A Structurally Self-Assembled Peptide Nano-Architecture by One-Step Electrospinning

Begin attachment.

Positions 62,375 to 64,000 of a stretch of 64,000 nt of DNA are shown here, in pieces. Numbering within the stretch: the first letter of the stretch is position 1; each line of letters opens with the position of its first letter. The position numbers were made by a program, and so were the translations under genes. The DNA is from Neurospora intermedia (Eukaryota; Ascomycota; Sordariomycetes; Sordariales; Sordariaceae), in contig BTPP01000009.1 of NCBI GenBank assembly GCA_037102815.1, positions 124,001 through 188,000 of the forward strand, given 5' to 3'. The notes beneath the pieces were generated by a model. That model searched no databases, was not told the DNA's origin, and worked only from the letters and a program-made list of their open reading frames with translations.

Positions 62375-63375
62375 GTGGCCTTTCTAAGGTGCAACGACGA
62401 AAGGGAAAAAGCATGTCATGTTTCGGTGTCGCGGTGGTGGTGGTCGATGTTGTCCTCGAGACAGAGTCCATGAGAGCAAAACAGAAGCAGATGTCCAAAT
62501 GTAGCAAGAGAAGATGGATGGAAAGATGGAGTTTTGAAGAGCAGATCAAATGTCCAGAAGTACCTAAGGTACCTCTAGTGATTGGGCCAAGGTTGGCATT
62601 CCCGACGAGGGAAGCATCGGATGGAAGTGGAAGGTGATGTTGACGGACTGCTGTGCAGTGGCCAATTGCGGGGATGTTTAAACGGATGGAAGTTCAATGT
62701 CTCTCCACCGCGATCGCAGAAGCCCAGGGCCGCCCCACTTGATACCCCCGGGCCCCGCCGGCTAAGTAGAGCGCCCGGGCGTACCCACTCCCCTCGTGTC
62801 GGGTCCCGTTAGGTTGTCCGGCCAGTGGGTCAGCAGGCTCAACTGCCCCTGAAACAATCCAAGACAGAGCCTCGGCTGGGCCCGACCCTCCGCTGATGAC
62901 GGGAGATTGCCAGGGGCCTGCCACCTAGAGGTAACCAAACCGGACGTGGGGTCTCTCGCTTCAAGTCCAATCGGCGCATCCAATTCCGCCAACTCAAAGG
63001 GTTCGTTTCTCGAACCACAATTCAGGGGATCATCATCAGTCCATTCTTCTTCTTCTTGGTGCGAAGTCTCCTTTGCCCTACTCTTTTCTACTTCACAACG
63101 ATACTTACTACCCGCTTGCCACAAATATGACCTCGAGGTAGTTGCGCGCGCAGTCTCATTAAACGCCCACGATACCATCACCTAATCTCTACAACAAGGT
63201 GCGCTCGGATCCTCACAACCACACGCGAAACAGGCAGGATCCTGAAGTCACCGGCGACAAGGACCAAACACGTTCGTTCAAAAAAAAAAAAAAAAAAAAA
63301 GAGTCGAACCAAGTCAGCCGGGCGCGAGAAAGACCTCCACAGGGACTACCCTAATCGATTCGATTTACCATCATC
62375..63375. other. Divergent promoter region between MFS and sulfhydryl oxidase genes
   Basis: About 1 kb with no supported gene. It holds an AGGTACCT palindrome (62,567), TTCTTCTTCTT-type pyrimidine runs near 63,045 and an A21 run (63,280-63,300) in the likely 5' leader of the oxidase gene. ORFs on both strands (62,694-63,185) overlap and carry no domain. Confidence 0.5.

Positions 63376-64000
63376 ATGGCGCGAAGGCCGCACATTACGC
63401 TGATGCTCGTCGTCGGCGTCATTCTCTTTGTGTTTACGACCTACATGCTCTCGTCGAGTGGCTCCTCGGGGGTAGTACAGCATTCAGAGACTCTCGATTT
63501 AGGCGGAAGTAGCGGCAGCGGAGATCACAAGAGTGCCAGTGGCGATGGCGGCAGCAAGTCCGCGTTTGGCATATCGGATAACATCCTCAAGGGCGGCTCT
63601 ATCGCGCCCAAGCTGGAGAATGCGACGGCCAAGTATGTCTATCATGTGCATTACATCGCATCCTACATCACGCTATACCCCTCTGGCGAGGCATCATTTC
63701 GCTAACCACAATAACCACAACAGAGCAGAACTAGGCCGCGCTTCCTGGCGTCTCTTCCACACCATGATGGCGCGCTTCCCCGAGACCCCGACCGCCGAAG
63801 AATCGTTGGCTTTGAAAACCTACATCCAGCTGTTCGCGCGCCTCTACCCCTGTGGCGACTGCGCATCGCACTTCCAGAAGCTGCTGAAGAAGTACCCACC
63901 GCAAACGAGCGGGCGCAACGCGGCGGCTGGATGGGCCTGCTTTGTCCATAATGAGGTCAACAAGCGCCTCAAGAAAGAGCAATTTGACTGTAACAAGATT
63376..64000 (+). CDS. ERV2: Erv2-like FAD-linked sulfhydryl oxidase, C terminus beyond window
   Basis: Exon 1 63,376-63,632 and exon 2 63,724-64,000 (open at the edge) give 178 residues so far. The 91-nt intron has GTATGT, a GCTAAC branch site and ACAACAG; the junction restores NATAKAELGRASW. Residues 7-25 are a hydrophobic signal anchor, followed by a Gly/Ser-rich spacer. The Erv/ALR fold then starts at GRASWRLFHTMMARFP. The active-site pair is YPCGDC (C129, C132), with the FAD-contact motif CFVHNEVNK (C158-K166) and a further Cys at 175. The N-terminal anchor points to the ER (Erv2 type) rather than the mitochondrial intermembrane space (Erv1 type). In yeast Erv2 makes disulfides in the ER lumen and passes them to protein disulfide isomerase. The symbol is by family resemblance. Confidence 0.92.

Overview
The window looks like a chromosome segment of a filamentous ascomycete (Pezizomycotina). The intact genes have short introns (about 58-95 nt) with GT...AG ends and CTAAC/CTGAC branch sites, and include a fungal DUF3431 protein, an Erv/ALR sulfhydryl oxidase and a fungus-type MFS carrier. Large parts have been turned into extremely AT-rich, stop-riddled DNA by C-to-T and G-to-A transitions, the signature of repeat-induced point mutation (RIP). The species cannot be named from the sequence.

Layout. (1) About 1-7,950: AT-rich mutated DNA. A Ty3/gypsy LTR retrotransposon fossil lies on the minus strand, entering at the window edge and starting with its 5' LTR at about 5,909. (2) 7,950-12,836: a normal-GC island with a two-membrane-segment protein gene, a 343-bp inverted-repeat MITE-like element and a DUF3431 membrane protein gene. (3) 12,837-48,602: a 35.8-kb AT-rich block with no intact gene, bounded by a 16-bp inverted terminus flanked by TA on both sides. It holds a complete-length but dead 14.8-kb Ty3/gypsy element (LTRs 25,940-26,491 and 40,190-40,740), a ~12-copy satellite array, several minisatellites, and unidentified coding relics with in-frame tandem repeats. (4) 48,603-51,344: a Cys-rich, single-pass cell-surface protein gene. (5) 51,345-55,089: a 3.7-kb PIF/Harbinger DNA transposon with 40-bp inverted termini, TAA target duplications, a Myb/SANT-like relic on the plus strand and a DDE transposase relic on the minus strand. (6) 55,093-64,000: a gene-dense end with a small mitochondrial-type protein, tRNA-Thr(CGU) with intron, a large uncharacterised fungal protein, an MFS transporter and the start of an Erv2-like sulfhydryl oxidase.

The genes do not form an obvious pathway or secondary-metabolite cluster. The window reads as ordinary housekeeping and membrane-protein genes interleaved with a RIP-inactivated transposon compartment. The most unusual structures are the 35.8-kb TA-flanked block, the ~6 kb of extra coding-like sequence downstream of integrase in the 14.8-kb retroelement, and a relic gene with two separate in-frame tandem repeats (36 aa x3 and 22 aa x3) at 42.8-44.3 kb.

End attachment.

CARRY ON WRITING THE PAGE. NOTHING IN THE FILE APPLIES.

Abstract: Self-assembling peptides (SAPs) have shown to offer great promise in therapeutics and have the ability to undergo self-assembly and form ordered nanostructures. However SAP gels are often associated with inherent weak and transient mechanical properties and incorporation of them into polymeric matrices is a route to enhance their mechanical stability. The aim of this work was to incorporate P11-8 peptide (CH3COQQRFOWOFEQQNH2) within poly(epsilon-caprolactone) (PCL) fibrous webs via one-step electrospinning, aiming to establish the underlying relationships between spinning process, molecular peptide conformation, and material internal architecture. Electrospinning of PCL solutions (6% w/w) in hexafluoro-2-propanol (HFIP) containing up to 40 mg/ml P11-8 resulted in the formation of fibres in both nano- (10-100 nm) and submicron range (100-700 nm), in contrast to PCL only webs, which displayed a predominantly submicron fibre distribution. FTIR and CD spectroscopy on both PCL/peptide solutions and resulting electrospun webs revealed monomeric and beta-sheet secondary conformation, respectively, suggesting the occurrence of peptide self-assembly during electrospinning due to solvent evaporation. The peptide concentration (0 -> 40 mg/ml) was found to primarily affect the internal structure of the fabric at the nano-scale, whilst water as well as cell culture medium contact angles were dramatically decreased. Nearly no cytotoxic response (> 90% cell viability) was observed when L929 mouse fibroblasts were cultured in contact with electrospun peptide loaded samples. This novel nanofibrous architecture may be the basis for an interesting material platform for e.g. hard tissue repair, in light of the presence of the self assembled P11-8 in the PCL fibrous structure.
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